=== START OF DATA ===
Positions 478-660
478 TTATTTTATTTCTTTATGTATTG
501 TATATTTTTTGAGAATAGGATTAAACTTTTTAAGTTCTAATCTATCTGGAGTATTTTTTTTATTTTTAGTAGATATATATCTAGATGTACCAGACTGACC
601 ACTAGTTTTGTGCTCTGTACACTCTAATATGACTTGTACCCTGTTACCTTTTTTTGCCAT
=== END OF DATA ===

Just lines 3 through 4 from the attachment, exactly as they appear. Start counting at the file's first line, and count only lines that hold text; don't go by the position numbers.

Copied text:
501 TATATTTTTTGAGAATAGGATTAAACTTTTTAAGTTCTAATCTATCTGGAGTATTTTTTTTATTTTTAGTAGATATATATCTAGATGTACCAGACTGACC
601 ACTAGTTTTGTGCTCTGTACACTCTAATATGACTTGTACCCTGTTACCTTTTTTTGCCAT